According to another aspect of the present invention, a remote display chain comprises: a plurality of metering devices, each including a sensor for sensing characteristics of a utility and a microprocessor programmed to communicate monitored data indicating at least some of the characteristics; a plurality of display units in remote communication with the plurality of metering devices, each of the plurality of display units including an input panel that outputs user-input signals indicative of user inputs on the input panel and an electronic display for displaying the monitored data and having a unique address assigned to the electronic display, wherein each of the plurality of metering devices responds to the at least one of the user-input signals by sending the monitored data to the unique address associated with the display unit that outputted the at one of the user-input signals, the electronic display associated with the display unit that outputted the at least one of the user-input signals displaying the monitored data; and a serial bus connecting the plurality of display units to the plurality of metering devices.

The plurality of display units may be programmed to receive at least some of the monitored data from any one or more of the plurality of metering devices via the serial bus. The monitored data may be communicated between the plurality of metering devices and the plurality of display units at speeds of at least 100 kilobits per second via the serial bus. The characteristics may include at least one of volts, amperes, watts, energy, demand, or frequency measurements. At least some of the plurality of electronic displays may be liquid crystal displays or light emitting diode displays. Each of the plurality of display units may be programmed to select portions of the monitored data to be displayed on respective ones of the plurality of electronic displays. Each of the plurality of display units may be programmed to select the type of characteristics to be displayed on their respective electronic display.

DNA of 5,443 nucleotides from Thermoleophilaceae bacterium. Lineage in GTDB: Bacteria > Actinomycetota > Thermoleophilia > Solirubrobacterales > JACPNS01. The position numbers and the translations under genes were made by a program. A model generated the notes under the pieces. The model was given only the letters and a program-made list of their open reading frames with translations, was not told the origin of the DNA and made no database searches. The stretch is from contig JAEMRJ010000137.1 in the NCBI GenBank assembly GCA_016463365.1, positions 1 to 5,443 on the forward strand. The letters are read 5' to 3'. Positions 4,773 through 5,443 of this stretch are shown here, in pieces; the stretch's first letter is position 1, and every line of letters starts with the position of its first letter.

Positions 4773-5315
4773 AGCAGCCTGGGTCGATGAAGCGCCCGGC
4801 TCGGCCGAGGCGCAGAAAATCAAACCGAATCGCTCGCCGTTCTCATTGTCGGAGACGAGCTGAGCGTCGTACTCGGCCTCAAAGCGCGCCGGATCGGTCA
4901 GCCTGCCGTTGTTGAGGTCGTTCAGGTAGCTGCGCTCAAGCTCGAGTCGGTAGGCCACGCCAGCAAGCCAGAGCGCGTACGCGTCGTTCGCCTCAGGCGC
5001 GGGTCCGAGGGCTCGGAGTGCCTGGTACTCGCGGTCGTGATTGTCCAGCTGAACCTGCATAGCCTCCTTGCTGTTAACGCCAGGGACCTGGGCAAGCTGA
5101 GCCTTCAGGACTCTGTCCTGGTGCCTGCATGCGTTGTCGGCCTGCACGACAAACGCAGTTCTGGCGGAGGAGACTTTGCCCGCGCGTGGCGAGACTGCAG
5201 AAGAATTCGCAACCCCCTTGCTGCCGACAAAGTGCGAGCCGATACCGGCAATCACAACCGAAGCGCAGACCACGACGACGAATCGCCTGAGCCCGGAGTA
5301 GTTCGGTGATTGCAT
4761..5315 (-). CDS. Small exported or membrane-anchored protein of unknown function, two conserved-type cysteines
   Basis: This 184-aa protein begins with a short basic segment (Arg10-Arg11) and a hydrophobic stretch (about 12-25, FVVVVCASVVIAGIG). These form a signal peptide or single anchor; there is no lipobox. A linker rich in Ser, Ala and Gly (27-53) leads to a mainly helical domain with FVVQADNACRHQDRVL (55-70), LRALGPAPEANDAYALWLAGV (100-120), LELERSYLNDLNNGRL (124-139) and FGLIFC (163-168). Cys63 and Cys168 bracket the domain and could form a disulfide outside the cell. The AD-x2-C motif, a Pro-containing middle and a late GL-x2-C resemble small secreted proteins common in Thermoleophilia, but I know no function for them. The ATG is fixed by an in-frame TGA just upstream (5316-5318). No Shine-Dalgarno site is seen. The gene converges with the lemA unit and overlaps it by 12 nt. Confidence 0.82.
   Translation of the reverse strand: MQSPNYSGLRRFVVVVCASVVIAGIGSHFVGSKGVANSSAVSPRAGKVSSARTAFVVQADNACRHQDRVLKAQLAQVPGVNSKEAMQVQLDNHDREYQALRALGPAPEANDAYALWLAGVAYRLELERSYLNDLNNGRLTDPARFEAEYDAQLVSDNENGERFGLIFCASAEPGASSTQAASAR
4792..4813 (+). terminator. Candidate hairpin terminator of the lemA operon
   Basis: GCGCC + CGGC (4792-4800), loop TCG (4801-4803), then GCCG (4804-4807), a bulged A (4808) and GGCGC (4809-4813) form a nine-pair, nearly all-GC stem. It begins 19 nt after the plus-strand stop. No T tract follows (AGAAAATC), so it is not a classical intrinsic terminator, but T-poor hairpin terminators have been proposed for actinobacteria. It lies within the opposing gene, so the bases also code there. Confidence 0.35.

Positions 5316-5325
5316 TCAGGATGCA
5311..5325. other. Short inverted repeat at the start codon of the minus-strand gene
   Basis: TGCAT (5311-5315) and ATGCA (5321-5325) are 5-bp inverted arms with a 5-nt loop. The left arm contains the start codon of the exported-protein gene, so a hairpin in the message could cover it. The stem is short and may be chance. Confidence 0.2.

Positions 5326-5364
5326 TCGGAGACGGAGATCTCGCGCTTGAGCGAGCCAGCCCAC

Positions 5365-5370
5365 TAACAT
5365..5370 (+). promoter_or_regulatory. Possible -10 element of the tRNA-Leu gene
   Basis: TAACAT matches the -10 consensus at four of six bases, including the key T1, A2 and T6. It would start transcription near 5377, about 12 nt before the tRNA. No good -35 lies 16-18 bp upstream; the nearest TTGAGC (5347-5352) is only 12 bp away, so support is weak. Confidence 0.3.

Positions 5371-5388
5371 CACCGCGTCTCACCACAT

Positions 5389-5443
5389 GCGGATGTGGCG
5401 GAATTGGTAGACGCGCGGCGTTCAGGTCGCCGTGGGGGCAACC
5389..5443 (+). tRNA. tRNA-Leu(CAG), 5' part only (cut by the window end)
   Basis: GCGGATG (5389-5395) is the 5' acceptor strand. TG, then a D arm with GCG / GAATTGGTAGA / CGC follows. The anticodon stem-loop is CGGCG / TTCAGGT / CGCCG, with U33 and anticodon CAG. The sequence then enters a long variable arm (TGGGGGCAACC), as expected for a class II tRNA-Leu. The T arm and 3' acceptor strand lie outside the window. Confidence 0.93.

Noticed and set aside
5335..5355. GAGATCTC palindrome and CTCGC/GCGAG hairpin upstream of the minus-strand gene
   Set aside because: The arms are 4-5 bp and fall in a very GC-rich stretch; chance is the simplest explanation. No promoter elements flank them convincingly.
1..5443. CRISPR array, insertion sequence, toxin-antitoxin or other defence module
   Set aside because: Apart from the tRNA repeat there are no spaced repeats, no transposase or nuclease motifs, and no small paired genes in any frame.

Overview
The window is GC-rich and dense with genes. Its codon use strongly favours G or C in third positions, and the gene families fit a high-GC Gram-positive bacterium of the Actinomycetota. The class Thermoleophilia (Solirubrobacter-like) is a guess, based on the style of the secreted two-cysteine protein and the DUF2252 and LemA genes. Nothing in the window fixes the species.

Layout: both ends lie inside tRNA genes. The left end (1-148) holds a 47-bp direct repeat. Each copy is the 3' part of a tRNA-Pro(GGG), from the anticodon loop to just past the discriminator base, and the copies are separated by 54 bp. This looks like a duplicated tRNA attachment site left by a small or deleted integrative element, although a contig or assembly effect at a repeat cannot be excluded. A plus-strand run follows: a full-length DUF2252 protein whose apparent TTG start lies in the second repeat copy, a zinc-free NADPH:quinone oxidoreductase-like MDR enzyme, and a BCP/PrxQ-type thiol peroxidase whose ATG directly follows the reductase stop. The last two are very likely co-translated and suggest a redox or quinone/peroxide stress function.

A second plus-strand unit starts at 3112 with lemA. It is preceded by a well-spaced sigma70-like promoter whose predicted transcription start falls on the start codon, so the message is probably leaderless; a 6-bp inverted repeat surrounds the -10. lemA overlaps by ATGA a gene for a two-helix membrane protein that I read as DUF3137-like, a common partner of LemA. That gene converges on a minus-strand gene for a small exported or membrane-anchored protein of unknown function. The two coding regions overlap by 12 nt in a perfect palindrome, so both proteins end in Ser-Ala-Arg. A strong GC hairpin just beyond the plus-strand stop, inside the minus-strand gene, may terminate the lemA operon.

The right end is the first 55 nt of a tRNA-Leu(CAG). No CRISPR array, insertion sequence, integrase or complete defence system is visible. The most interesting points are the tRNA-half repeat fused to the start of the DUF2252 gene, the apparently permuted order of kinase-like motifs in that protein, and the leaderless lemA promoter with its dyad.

According to another aspect of the present invention, a method for viewing electrical circuit information comprises: receiving, via a multi-master serial bus, a command from a monitoring device to display data indicative of characteristics relating to a utility being monitored by the monitoring device; communicating the data from the monitoring device over the multi-master serial bus; displaying the data received from the monitoring device on an electronic display having a uniquely assigned address associated therewith.

The characteristics may include at least one of volts, amperes, watts, energy, demand, or frequency. The command may be sent to the monitoring device at speeds of at least 100 kbit/second. The electronic display may be a liquid crystal display or a light emitting diode display. The method may further comprise: receiving, via the multi-master serial bus, a second command from a second monitoring device to send second data indicative of characteristics relating to a utility being monitored by the second monitoring device to the assigned address associated with the electronic display; communicating the second data from the second selected metering device over the multi-master serial bus; and displaying the second data received on the electronic display.